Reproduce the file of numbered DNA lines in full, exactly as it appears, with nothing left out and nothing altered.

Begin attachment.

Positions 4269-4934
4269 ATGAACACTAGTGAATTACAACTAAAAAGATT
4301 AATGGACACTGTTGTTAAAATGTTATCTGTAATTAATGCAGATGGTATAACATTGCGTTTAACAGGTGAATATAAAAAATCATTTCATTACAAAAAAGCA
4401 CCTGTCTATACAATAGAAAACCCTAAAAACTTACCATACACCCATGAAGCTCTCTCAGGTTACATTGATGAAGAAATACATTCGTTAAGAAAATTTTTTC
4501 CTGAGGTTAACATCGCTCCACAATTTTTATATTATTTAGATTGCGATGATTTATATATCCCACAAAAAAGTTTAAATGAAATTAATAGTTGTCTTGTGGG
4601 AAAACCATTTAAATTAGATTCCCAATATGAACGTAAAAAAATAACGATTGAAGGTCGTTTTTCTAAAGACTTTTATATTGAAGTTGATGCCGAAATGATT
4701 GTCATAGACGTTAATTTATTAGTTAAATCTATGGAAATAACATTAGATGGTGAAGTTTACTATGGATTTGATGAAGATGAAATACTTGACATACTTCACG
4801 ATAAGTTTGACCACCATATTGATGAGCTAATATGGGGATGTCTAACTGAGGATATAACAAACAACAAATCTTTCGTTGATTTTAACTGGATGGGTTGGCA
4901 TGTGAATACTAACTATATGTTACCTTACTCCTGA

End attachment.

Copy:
Positions 4269-4934
4269 ATGAACACTAGTGAATTACAACTAAAAAGATT
4301 AATGGACACTGTTGTTAAAATGTTATCTGTAATTAATGCAGATGGTATAACATTGCGTTTAACAGGTGAATATAAAAAATCATTTCATTACAAAAAAGCA
4401 CCTGTCTATACAATAGAAAACCCTAAAAACTTACCATACACCCATGAAGCTCTCTCAGGTTACATTGATGAAGAAATACATTCGTTAAGAAAATTTTTTC
4501 CTGAGGTTAACATCGCTCCACAATTTTTATATTATTTAGATTGCGATGATTTATATATCCCACAAAAAAGTTTAAATGAAATTAATAGTTGTCTTGTGGG
4601 AAAACCATTTAAATTAGATTCCCAATATGAACGTAAAAAAATAACGATTGAAGGTCGTTTTTCTAAAGACTTTTATATTGAAGTTGATGCCGAAATGATT
4701 GTCATAGACGTTAATTTATTAGTTAAATCTATGGAAATAACATTAGATGGTGAAGTTTACTATGGATTTGATGAAGATGAAATACTTGACATACTTCACG
4801 ATAAGTTTGACCACCATATTGATGAGCTAATATGGGGATGTCTAACTGAGGATATAACAAACAACAAATCTTTCGTTGATTTTAACTGGATGGGTTGGCA
4901 TGTGAATACTAACTATATGTTACCTTACTCCTGA